Eric Johnson, the current president of JSR North America and head of the Japanese company’s global life sciences business, will become CEO on June 18. Johnson will lead JSR from Sunnyvale, California, where he is currently based.
Once called Japan Synthetic Rubber, JSR has aggressively diversified over the years and is now one of the world’s leading producers of electronic materials. More recently, the firm has pushed into the business of supplying materials to the life sciences industry. In a related move, JSR’s life sciences business will now be headquartered in North America.
Compared with firms in the US and Europe, Japanese companies rarely appoint foreign CEOs. When they do, friction can emerge. Nissan dismissed its Brazilian-born CEO Carlos Ghosn in November after he was arrested. Michael Woodford, the British CEO of Olympus, was dismissed in 2011 after alleging accounting irregularities at the firm.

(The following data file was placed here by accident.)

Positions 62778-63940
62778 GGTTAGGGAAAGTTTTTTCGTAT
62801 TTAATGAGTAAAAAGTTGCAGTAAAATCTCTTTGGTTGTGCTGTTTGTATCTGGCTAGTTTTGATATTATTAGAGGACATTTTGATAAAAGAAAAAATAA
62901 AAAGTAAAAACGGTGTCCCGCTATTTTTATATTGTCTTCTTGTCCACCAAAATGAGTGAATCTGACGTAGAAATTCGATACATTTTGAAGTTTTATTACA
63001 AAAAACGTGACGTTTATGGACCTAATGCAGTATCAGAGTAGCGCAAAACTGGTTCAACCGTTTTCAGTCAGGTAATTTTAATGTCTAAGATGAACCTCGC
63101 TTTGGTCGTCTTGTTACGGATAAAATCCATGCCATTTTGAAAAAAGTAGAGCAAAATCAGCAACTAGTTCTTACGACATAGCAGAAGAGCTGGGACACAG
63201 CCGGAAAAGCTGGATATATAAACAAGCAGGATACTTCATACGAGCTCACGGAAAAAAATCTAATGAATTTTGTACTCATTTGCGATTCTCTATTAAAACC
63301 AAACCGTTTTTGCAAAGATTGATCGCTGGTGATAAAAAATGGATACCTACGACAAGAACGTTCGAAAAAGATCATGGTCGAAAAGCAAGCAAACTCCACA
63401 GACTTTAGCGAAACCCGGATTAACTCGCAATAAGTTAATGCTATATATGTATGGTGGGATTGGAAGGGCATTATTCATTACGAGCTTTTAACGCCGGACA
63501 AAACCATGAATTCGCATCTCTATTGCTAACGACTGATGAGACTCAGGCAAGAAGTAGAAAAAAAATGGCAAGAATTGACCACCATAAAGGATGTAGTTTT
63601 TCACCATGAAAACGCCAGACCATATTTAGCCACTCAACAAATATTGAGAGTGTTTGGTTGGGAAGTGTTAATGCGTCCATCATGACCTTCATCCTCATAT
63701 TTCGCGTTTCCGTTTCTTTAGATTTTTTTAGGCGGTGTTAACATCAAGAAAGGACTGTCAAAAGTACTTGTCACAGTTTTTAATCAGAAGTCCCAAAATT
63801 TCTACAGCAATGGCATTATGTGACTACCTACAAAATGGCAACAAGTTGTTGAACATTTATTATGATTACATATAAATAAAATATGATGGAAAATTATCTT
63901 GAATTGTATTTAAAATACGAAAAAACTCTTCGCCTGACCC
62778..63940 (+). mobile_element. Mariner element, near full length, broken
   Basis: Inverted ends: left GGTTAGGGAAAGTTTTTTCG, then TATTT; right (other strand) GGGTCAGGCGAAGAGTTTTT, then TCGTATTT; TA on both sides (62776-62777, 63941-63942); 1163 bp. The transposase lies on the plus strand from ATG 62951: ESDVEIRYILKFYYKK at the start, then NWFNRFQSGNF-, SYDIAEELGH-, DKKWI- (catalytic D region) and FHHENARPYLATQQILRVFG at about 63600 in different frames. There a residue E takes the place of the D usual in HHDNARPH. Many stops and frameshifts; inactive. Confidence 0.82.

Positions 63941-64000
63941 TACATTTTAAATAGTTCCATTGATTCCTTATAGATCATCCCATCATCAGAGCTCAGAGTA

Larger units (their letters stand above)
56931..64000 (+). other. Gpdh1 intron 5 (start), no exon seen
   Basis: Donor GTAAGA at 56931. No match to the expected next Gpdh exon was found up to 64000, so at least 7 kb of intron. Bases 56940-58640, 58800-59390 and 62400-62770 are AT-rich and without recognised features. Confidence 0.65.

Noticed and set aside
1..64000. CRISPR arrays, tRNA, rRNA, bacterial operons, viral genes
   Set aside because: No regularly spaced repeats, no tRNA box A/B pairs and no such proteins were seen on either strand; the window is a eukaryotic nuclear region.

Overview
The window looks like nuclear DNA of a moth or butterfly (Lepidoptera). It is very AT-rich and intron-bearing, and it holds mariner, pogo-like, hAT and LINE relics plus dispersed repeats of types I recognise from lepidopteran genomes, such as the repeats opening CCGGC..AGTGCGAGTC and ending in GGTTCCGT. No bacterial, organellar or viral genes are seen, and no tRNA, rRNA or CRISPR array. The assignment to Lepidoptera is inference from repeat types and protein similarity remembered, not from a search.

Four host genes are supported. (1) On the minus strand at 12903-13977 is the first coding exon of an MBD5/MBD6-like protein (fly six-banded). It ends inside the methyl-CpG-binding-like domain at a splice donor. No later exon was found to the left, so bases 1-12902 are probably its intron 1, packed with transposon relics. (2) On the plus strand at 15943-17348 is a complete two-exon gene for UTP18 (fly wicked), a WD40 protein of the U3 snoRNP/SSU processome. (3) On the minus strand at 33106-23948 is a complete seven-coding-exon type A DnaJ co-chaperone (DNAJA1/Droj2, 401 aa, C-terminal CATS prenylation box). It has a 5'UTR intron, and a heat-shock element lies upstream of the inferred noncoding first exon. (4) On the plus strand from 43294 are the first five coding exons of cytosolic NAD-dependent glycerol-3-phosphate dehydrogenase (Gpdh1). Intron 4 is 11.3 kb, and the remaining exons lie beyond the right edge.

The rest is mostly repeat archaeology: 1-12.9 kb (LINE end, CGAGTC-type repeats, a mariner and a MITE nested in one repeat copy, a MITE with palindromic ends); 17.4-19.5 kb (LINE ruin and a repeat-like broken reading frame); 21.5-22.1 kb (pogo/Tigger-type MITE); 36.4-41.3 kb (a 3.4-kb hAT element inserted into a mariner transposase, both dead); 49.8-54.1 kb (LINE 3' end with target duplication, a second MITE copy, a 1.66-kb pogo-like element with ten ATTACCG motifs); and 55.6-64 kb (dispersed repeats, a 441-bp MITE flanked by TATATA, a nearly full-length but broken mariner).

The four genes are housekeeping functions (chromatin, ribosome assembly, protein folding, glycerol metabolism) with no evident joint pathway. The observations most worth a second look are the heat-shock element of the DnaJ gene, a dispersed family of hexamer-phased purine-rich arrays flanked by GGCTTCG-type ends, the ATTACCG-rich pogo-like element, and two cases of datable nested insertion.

Writing in the Japan Times earlier this year, Jochen Legewie, a consultant advising multinational companies in Japan, observed that foreign CEOs who are headhunted into Japanese firms tend to fare better than managers, like Woodford, who are promoted internally.
But Johnson has strong internal support. He was viewed as a star of JSR’s electronic materials business and later helped establish the life sciences business. And Mitsunobu Koshiba, JSR’s current head, will remain at the firm as chairman. The two were at the same site for about five years when Koshiba was posted in California.